Broken Social Scene's Kevin Drew & The Archies' Andy Kim Explain Their Unlikely Friendship & New Album 'It's Decided'

 Norman Wong
Andy Kim and Kevin Drew

Andy Kim and Kevin Drew might not be household names (at least, not yet), but doubtless you've heard each artist's music before. Industry vet Kim co-wrote the Archies' -- yes, the '60s cartoon band fronted by comic book character Archie -- 1969 No. 1 hit "Sugar Sugar," along with a few other classics like 1974's "Rock Me Gently" and "Shoot 'Em Up Baby." 

The latter, originally released in 1968, is dreamily reprised on Kim's seventh studio LP, It's Decided, which he made in collaboration with Kevin Drew, co-founder of Toronto supergroup and indie superheroes Broken Social Scene. Like BSS' output, Drew's two solo LPs -- 2007's Spirit If... and last year's Darlings -- wallow in sprawling ennui and heartbreak, while Drew turns his jaded gimlet eye to life's heartbreaking details.

When he met fellow Canadian Kim at a holiday charity event, Drew felt musically revitalized by this older musical icon with the ageless black coif. "It was really refreshing," says Drew, who grew up listening to Kim's music with his parents. "We had an indie rock scene, and some are still going, and some have stopped, and some people have turned into some people you wish they didn't, but Andy just wanted to be a part of the table no matter what. And I want to sit beside him."  

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The feeling is mutual. Working with Drew, Kim tells Billboard from a "freezing cold" pool hall in Toronto where the two give an interview together, "was an opportunity to express who I am now and not look back on me writing 'Sugar, Sugar' or 'Baby, I Love You' or any of those other songs. When I listen to [It's Decided] I realize that it was the relationship that made it happen."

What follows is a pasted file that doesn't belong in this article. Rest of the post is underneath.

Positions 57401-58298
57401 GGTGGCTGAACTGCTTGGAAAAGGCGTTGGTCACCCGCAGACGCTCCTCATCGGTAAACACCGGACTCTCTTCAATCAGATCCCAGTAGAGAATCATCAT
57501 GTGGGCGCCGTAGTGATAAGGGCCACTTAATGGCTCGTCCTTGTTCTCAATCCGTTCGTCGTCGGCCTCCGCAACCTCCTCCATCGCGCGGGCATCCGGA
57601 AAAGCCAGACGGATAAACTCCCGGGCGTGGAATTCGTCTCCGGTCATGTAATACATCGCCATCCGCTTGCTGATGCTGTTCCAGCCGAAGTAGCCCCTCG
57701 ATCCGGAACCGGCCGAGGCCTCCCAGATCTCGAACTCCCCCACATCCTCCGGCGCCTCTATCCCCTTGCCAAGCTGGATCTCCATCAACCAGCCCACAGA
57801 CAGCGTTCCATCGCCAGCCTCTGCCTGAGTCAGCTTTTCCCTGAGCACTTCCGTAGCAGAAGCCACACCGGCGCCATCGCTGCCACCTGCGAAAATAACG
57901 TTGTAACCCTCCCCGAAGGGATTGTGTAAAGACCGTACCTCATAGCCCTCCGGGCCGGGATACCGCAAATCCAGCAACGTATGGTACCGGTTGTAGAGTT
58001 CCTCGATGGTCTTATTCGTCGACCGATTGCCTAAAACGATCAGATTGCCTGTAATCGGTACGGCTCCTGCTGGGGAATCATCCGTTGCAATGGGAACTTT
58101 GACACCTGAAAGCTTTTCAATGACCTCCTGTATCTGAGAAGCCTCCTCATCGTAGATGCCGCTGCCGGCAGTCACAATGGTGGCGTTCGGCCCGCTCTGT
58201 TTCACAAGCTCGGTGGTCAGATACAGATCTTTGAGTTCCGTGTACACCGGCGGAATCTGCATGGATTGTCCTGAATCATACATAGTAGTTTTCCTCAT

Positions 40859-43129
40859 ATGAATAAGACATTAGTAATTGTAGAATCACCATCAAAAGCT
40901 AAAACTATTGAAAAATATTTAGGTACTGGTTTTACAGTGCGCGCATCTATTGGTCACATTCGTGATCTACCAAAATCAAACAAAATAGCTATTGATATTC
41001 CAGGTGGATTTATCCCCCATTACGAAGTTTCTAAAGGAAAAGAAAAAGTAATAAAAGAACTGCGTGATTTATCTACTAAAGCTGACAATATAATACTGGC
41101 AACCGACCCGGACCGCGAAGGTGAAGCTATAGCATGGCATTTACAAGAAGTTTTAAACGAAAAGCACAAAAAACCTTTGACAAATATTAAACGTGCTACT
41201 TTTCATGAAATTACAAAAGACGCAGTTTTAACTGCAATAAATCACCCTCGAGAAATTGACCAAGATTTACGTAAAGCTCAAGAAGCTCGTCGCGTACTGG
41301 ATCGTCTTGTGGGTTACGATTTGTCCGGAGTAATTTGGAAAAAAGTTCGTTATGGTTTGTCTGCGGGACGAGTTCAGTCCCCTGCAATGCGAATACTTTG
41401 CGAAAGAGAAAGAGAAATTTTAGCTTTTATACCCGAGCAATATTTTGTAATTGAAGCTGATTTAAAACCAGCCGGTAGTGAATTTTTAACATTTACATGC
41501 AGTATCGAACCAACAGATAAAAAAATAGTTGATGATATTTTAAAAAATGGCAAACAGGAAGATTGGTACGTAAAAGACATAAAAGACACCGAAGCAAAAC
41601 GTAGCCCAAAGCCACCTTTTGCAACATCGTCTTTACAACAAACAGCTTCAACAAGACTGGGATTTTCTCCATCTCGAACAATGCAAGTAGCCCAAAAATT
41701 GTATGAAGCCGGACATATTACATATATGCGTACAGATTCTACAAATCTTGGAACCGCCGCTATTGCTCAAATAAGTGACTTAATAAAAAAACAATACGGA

It's Decided, out Tuesday (Feb. 24 via Arts & Crafts), is very much the product of both songwriters. The lush yet understated 10 songs rock like lullabies with gentle guitar tones; occasionally flutes and violins -- and of course Kim's voice, nearly unchanged in 40 years -- reassure the listener that everything's going to be okay. 

How did you two meet? 

Andy Kim: For the past 10 years I've done a Christmas show in Canada in which I collect money and choose a children's charity every year. [BSS co-founder] Brendan [Canning] and Kevin showed up one year, and Kevin and I had an opportunity to talk after the show. It was a brief but spiritual moment. It was the spirit that had lived inside of me from my first breath, and will be there until my dying day. I love him not for what his musicality is, not for his brilliance, but for his ability to do anything other than to treat people with love and respect. Once we were at a restaurant and a bunch of musicians there, wining and dining and talking about life or whatever. I tuned out, and he recognized that I tuned out, and wanted to know if everything was okay. Very few people in my life that recognize when I tune out -- let alone care when I tune out. 

Kevin Drew: He had really big, black dyed eyebrows, massive hair. He wore a red tie and a white shirt with a black jacket, and he had -- still has to this day -- this beautiful, hot wife/girlfriend/lover from North Carolina, and I thought, "Who is this guy?" I really took to these Christmas nights he would throw once a year because he brought all kinds of musicians together. If I can go somewhere where there's no rules and the idea of cool doesn't exist, that's where I'll sit, because that's where great things happen. I love the aspect of hearing all his music and realizing I had grown up with it, and had it in my memory, but was not aware at the time.

How did that lead to making a record together?